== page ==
With lots of snow comes lots of salt. Be careful not to let salt damages creep up on your car and wreck your winter.
Winter weather always plays havoc on our vehicles.
The sudden drop in temperature causes our tires to suddenly lose air. This causes that pesky TPMS sensor to go off over and over. Our cars suddenly have trouble starting because the batteries are negatively affected. And, our wipers need replacing more frequently because the cold and ice warps them.
What you might not know to look out for is the underbody of your vehicle.
When snow is in the forecast, your state will put down a salt brine on the roads to prevent black ice. Salt itself causes corrosion in obvious places on your vehicle, but in brine form, it can reach into cracks and crevices, causing damage that you can’t see.
Here are some of the most common things brine will affect on your vehicle.
If you recently had your brakes replaced or rotors resurfaced, but you’re experiencing a squishy brake pedal in the middle of winter, it’s time to check your brake lines.
The brine put down on roads will build up around the lines, and unless the lines are rubber coated, it will begin to eat away at your vehicle’s brake lines. This will cause leaks, which are accompanied by a soft or mushy feeling brake pedal, and in most newer vehicles, your brake warning light may come on.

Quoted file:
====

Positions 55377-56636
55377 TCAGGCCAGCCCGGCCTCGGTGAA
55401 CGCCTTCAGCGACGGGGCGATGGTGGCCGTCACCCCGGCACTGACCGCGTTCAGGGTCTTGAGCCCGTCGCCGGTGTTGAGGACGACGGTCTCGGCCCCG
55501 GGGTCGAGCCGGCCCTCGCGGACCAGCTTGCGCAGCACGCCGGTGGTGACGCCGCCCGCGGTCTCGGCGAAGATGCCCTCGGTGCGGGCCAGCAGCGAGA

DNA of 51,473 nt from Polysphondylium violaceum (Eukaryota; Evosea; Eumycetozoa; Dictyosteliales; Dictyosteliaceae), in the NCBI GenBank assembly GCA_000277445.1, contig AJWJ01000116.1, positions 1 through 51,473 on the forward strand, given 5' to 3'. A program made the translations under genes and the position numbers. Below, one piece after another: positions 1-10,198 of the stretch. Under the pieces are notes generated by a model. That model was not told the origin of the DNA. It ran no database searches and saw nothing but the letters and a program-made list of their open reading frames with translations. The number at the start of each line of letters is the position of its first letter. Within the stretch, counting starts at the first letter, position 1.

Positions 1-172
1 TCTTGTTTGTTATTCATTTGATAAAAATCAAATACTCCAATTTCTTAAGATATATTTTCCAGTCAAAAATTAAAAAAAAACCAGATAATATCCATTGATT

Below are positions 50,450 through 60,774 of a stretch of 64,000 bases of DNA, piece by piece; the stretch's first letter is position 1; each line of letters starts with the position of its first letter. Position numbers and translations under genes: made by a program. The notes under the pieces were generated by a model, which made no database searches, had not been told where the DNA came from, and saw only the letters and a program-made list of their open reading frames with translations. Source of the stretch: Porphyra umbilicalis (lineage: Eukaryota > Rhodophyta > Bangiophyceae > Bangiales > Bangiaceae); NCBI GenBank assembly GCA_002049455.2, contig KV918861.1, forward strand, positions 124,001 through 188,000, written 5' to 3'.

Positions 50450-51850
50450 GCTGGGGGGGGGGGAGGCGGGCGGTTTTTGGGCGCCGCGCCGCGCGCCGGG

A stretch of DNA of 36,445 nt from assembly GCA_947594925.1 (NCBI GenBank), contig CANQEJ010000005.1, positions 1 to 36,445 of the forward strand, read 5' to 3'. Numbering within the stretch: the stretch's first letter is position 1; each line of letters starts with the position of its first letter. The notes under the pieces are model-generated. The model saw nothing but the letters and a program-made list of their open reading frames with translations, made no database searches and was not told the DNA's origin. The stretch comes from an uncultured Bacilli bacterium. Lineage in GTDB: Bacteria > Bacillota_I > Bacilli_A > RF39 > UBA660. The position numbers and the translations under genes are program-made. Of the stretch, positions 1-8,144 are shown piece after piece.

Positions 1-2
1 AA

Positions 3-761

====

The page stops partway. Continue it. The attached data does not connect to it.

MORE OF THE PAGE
Pugh’s Automotive Service provides free 30-Point Inspections that include going over the underbody of your vehicle. If you are worried that you may have corroded brake lines, call to schedule your appointment at (302)734-4231.
If the brine can corrode your vehicle’s brake lines, why wouldn’t it be able to do the same to its shocks and struts? Why wouldn’t it be able to affect the frame?
Signs that you’re having suspension troubles often include irregular tire wear, bumpier than normal rides, and loud clanks when hitting bumps.
Driving too long with suspension issues can also cause frame damage, especially if there is corrosion caused by a build-up of salt.
These areas are extremely susceptible to damage from the brine because of how long the underbody of the vehicle stays wet. Wet conditions are a breeding ground for rust, and salt just speeds the process.
How Can You Prevent Salt Damage?
The answer to this question is easy. Take your car to get washed regularly during the winter, and request that the underbody get washed as well. Also make sure to have your mechanic regularly inspect the underbody for any abnormal signs of wear and corrosion.
It may be an extra few bucks a week, but you can pay it now, or pay it later when damages start causing critical parts on your vehicle to fail.
If you believe you are experiencing corrosion damage, or just want to be cautious, take advantage of our Free 30-Point Inspection. You can call to schedule, or submit a request online at www.pughsservice.com.